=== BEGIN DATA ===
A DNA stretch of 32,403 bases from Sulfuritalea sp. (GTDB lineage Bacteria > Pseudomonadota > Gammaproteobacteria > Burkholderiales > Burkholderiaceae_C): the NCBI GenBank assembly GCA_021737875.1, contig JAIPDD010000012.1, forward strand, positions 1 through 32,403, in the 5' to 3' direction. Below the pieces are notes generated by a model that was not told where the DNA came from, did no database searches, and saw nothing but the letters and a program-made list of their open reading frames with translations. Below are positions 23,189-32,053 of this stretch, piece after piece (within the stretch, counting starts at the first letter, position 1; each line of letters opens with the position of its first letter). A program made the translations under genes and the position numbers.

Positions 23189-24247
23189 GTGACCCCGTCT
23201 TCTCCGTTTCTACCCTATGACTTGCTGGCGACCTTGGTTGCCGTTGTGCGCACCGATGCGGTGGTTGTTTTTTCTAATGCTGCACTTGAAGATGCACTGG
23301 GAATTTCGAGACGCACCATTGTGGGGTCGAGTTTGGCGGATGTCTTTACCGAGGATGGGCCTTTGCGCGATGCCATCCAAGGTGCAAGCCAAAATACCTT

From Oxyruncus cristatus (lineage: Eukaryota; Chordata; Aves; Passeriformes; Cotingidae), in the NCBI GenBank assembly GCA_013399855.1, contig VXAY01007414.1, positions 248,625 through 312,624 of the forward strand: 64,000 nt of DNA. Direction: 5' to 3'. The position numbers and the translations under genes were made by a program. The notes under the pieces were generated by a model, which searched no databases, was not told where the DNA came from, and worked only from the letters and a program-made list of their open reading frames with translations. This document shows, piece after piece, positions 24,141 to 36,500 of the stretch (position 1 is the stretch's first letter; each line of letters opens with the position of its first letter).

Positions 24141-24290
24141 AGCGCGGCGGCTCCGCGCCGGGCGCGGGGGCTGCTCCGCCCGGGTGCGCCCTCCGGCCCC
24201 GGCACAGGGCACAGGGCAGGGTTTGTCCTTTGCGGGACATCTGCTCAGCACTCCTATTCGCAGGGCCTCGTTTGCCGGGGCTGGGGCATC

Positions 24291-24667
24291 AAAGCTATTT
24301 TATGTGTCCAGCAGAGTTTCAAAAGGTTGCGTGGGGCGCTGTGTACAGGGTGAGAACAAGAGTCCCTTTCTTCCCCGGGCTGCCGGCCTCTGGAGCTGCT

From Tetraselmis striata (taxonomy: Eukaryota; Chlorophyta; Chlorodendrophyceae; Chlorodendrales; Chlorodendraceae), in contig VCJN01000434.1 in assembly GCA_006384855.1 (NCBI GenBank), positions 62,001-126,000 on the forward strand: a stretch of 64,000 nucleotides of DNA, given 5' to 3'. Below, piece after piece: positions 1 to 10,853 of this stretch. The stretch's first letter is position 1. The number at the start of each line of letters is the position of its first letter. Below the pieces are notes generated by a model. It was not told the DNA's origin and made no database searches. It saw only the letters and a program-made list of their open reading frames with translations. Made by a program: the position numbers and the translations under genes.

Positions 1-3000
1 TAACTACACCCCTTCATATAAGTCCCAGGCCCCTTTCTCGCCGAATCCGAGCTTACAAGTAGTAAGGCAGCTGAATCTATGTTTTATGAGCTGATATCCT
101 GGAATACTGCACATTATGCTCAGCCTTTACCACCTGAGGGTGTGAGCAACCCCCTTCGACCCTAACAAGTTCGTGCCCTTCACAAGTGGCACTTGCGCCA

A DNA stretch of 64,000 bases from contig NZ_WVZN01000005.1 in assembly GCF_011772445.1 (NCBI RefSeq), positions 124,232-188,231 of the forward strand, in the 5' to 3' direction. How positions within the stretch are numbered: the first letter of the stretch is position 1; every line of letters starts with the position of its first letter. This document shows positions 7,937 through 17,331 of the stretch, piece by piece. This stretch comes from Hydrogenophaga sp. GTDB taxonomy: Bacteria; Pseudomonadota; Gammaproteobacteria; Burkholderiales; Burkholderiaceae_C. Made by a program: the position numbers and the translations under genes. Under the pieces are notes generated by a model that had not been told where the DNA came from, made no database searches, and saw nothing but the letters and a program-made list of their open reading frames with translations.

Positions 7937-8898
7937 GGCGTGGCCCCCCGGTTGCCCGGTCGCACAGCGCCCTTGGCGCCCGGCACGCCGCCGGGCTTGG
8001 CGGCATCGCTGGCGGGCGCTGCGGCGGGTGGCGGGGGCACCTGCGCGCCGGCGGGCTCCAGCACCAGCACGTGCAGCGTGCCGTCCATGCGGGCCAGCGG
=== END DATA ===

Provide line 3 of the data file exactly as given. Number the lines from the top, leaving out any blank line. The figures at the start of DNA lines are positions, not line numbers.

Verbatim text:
23189 GTGACCCCGTCT